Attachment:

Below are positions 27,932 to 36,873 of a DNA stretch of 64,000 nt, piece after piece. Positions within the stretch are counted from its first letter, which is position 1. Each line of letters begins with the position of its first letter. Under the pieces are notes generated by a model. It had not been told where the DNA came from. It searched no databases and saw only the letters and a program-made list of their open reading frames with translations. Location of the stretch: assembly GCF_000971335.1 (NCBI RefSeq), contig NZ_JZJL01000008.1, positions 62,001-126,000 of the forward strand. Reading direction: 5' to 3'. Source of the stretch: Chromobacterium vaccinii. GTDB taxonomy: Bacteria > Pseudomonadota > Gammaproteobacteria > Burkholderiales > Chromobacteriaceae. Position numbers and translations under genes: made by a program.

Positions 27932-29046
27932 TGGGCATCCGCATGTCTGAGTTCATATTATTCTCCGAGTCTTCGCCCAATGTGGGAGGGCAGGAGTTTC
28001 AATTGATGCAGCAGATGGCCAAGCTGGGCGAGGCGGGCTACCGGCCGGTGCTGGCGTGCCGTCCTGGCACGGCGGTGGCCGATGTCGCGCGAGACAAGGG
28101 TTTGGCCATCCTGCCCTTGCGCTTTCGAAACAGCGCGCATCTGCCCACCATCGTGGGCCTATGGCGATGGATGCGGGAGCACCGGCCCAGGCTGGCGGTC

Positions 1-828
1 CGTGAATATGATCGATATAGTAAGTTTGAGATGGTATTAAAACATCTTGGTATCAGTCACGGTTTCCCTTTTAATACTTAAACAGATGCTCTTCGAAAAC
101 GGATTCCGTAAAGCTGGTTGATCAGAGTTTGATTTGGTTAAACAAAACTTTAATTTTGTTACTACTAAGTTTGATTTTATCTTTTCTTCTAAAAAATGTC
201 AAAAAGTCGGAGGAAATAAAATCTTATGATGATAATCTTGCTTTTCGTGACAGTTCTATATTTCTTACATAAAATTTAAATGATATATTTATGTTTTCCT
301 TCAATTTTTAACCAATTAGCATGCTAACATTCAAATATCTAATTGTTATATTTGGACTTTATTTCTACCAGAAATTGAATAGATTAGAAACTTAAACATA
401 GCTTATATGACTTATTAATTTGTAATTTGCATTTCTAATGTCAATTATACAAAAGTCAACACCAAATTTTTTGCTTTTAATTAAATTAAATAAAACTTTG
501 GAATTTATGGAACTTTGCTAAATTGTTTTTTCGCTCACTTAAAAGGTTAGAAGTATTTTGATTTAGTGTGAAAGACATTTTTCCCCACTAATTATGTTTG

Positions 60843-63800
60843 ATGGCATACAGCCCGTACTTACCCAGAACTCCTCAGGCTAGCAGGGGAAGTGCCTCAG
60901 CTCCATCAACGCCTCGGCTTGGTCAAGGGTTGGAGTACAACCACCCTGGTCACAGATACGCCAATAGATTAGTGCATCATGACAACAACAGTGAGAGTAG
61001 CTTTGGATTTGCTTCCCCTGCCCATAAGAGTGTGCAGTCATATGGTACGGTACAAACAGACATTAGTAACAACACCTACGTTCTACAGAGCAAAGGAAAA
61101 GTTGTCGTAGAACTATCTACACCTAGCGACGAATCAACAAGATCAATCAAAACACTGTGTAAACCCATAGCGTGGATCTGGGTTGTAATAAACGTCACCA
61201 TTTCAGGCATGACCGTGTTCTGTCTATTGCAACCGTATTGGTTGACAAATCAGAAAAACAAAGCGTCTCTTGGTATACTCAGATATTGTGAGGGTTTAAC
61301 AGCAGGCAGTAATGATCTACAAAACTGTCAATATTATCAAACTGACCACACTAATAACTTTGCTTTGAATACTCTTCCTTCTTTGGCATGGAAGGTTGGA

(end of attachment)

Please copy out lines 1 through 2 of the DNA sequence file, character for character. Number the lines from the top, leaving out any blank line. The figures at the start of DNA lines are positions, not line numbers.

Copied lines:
Below are positions 27,932 to 36,873 of a DNA stretch of 64,000 nt, piece after piece. Positions within the stretch are counted from its first letter, which is position 1. Each line of letters begins with the position of its first letter. Under the pieces are notes generated by a model. It had not been told where the DNA came from. It searched no databases and saw only the letters and a program-made list of their open reading frames with translations. Location of the stretch: assembly GCF_000971335.1 (NCBI RefSeq), contig NZ_JZJL01000008.1, positions 62,001-126,000 of the forward strand. Reading direction: 5' to 3'. Source of the stretch: Chromobacterium vaccinii. GTDB taxonomy: Bacteria > Pseudomonadota > Gammaproteobacteria > Burkholderiales > Chromobacteriaceae. Position numbers and translations under genes: made by a program.

Positions 27932-29046